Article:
It’s been three weeks since the Trail Blazers lost a game. That’s not much time, but it’s enough to obscure the many questions that Portland seemed to carry into the early season. New players, middling attendance, a defense that seemed like a work in progress -- even as the Blazers squeezed out wins against a few overmatched bottom-feeders, their unknown variables seemed about equal to their known quantities. This was a season, it seemed, when the Blazers would test the timber of their core before deciding whether they had a collection of assets or a functioning and coherent team.
General manager Neil Olshey said as much before opening night to ESPN.com: “Upon conclusion of the 2014 season, we will know whether or not we have reached the fork in the road,” Olshey said. This season was to be an evaluative foray, a fact-finding mission, an effort to determine whether the Blazers were in transition or had staked themselves to a present tense. Three weeks has been enough time to answer that question. These Blazers are no starter kit for tomorrow’s franchise: They are a competitor unto themselves.
The shape of that competitor is a testament to the flexibility that seems to infuse the organization from Olshey down. The Blazers have a roster full of jump-shooters; they are second in the league in field goal attempts beyond 15 feet. Their frontcourt features willing but somewhat slow-footed defenders; coach Terry Stotts restructured pick-and-roll defense to allow the bigs to drop into the paint against penetration. They are bombing away without reserve, sticking to their principles on defense and showcasing the potency of a team that refuses to get hung up on potential limitations.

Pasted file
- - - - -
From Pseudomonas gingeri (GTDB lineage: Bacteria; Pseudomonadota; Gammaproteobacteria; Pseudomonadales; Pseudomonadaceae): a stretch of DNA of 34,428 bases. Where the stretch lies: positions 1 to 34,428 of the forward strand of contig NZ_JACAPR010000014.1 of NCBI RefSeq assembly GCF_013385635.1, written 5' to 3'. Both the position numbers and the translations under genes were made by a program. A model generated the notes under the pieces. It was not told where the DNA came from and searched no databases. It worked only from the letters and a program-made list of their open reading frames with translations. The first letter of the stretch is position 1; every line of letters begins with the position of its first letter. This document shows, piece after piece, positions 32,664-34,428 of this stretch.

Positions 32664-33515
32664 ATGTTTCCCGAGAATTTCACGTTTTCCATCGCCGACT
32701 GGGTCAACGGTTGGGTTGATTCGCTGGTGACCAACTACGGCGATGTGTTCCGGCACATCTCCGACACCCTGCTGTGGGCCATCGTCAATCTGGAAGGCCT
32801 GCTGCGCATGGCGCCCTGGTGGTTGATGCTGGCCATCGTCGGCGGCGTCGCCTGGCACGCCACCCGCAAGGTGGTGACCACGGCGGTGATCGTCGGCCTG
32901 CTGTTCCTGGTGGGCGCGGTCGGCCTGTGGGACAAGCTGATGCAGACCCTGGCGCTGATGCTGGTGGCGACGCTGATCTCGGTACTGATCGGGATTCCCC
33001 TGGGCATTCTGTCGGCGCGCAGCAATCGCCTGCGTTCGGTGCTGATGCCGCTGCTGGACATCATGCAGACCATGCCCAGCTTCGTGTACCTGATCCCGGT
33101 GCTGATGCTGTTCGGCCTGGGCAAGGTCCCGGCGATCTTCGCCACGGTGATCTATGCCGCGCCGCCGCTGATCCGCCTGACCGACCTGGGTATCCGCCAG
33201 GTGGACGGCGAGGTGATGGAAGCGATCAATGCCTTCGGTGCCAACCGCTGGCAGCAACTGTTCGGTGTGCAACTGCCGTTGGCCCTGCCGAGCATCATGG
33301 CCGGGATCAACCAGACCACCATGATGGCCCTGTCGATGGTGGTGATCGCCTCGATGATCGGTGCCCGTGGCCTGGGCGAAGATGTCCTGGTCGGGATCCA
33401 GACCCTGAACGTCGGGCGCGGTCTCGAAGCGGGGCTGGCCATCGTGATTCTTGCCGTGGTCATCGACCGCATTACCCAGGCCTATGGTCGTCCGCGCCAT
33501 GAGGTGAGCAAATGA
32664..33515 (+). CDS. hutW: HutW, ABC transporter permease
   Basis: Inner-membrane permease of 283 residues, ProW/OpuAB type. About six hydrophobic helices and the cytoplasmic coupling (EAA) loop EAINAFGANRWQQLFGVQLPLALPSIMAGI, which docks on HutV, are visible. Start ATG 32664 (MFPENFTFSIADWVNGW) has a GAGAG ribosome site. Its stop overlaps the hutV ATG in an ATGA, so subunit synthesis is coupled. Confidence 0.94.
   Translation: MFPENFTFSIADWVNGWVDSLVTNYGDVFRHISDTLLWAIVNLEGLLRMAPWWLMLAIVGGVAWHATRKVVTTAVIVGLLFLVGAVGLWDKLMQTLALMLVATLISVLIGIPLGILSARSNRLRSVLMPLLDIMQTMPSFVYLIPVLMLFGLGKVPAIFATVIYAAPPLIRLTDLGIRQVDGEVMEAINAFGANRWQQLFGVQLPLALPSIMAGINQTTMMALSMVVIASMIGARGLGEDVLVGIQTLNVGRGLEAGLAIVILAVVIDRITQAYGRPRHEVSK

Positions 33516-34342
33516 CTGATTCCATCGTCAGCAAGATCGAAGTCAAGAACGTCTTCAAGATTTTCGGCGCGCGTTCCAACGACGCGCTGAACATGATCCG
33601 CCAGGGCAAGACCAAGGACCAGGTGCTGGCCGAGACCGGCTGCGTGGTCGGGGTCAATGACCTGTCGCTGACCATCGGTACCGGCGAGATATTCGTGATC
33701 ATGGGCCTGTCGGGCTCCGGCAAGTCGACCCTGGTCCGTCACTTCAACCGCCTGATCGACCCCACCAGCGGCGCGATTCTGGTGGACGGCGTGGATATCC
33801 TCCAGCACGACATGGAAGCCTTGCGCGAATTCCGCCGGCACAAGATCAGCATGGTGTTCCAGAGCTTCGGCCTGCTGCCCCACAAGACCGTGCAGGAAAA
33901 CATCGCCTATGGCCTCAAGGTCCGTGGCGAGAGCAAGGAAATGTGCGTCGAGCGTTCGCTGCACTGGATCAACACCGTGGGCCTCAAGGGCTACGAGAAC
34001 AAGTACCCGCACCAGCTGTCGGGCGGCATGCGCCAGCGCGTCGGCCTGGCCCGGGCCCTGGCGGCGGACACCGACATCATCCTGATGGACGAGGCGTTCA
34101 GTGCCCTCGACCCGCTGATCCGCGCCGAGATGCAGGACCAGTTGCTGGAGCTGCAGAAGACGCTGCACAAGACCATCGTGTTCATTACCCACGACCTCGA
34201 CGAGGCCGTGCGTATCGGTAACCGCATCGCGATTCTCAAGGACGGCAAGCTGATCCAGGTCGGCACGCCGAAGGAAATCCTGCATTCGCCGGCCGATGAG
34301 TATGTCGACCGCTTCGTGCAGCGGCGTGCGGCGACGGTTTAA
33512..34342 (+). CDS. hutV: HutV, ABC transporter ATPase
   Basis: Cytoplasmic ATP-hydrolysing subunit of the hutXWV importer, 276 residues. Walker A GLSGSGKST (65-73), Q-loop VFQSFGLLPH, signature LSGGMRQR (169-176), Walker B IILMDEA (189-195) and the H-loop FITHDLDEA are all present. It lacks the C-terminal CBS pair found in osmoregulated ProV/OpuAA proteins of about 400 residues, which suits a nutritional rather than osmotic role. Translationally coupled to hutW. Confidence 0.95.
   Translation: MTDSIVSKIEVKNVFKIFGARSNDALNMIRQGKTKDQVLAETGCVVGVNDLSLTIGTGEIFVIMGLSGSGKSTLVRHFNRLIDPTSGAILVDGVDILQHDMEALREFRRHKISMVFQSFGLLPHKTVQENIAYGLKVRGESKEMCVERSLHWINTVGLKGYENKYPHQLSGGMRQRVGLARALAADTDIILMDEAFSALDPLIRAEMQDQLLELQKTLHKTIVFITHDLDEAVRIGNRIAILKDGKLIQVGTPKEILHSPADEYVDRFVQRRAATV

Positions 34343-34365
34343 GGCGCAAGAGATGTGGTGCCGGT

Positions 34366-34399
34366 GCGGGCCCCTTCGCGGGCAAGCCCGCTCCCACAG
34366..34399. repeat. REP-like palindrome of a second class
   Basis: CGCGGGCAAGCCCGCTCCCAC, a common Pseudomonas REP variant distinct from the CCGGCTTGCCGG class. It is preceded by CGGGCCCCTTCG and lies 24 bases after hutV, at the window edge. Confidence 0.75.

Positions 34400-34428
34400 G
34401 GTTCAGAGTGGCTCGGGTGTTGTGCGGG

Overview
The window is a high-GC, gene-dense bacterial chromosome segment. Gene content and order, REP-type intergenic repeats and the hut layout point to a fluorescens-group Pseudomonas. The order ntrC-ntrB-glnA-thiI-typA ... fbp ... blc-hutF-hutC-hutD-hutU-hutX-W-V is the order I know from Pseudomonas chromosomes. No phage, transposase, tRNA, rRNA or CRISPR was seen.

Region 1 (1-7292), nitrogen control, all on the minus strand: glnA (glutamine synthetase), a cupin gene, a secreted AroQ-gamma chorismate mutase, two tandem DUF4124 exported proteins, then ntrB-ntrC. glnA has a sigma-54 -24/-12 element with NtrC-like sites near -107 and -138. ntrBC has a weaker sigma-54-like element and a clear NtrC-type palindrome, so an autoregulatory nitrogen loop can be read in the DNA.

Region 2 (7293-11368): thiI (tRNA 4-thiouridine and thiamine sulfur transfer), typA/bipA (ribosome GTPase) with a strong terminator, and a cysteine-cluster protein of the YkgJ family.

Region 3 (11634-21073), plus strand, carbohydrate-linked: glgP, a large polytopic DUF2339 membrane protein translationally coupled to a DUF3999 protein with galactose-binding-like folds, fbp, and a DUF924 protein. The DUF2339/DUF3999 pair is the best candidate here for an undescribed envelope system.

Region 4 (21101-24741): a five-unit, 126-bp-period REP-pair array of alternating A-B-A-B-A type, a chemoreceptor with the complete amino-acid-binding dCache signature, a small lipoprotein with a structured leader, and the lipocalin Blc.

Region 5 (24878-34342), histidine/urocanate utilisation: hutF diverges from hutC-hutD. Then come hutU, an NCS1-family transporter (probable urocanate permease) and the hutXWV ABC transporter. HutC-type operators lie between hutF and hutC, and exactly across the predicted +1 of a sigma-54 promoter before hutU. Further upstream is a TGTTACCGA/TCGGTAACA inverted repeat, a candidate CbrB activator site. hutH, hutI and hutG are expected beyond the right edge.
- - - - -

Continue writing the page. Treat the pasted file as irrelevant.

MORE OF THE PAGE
In fact, let me cut to the chase here and say that what is most striking about the Blazers’ current success is the way it reflects the team’s embrace of its own character. The differences between this team and the team that last season won 33 games are differences of degree, not kind. Those Blazers also bombed away in a free-flowing offense. Those Blazers, too, were marked by a kind of quiet, self-possessed locker room character. The veterans added this past offseason -- Robin Lopez, Dorell Wright, Earl Watson, Mo Williams -- were brought in less to reimagine the team than to fill in the gaps and serve as an extension of how Nic Batum, Wes Matthews, Damian Lillard and LaMarcus Aldridge were already playing. With that kind of support, the core of the team is able to embrace its own style, play without anxiety and carry itself without defensiveness.
I’ve spent a lot of time this season trying to draw admissions of epiphany from various Blazers, to get some quote describing a collective realization that this team is taking a step forward for the franchise. That’s a bit of a sucker’s bet in any locker room, and doubly so among this group. The players offer brief acknowledgements of the team’s maturity, of the infusion of veteran habits into a locker room dominated by youth and inexperience. These acknowledgements hover somewhere between standard lip service and conference-room-poster copy. Implicit in the Blazers’ unwillingness to explain themselves is a plea to let their play talk for them, but still they occasionally slip up and reveal themselves in front of a microphone.